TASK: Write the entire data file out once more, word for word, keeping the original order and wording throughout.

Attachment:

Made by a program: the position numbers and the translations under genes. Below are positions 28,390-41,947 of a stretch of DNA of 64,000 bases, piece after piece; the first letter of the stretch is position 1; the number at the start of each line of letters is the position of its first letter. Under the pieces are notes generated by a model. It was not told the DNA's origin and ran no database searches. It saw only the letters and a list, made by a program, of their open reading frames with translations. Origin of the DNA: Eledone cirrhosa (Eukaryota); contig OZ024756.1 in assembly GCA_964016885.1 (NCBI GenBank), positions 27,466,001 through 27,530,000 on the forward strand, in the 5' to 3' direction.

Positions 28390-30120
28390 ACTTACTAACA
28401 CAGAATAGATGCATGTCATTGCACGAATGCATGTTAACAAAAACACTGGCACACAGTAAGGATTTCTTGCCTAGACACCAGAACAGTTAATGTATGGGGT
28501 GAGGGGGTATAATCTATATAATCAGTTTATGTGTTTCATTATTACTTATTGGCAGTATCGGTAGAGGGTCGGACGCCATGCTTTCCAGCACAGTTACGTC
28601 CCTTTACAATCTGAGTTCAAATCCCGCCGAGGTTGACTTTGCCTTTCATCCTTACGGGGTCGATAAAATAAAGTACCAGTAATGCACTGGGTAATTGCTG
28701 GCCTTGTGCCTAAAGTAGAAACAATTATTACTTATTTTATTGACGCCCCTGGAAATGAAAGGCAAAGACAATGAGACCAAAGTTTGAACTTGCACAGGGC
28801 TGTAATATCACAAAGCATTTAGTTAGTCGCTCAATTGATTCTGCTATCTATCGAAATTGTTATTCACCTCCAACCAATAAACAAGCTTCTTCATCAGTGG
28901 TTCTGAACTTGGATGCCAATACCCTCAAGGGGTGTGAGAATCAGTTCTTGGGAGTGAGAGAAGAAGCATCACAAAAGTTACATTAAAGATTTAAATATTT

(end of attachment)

Made by a program: the position numbers and the translations under genes. Below are positions 28,390-41,947 of a stretch of DNA of 64,000 bases, piece after piece; the first letter of the stretch is position 1; the number at the start of each line of letters is the position of its first letter. Under the pieces are notes generated by a model. It was not told the DNA's origin and ran no database searches. It saw only the letters and a list, made by a program, of their open reading frames with translations. Origin of the DNA: Eledone cirrhosa (Eukaryota); contig OZ024756.1 in assembly GCA_964016885.1 (NCBI GenBank), positions 27,466,001 through 27,530,000 on the forward strand, in the 5' to 3' direction.

Positions 28390-30120
28390 ACTTACTAACA
28401 CAGAATAGATGCATGTCATTGCACGAATGCATGTTAACAAAAACACTGGCACACAGTAAGGATTTCTTGCCTAGACACCAGAACAGTTAATGTATGGGGT
28501 GAGGGGGTATAATCTATATAATCAGTTTATGTGTTTCATTATTACTTATTGGCAGTATCGGTAGAGGGTCGGACGCCATGCTTTCCAGCACAGTTACGTC
28601 CCTTTACAATCTGAGTTCAAATCCCGCCGAGGTTGACTTTGCCTTTCATCCTTACGGGGTCGATAAAATAAAGTACCAGTAATGCACTGGGTAATTGCTG
28701 GCCTTGTGCCTAAAGTAGAAACAATTATTACTTATTTTATTGACGCCCCTGGAAATGAAAGGCAAAGACAATGAGACCAAAGTTTGAACTTGCACAGGGC
28801 TGTAATATCACAAAGCATTTAGTTAGTCGCTCAATTGATTCTGCTATCTATCGAAATTGTTATTCACCTCCAACCAATAAACAAGCTTCTTCATCAGTGG
28901 TTCTGAACTTGGATGCCAATACCCTCAAGGGGTGTGAGAATCAGTTCTTGGGAGTGAGAGAAGAAGCATCACAAAAGTTACATTAAAGATTTAAATATTT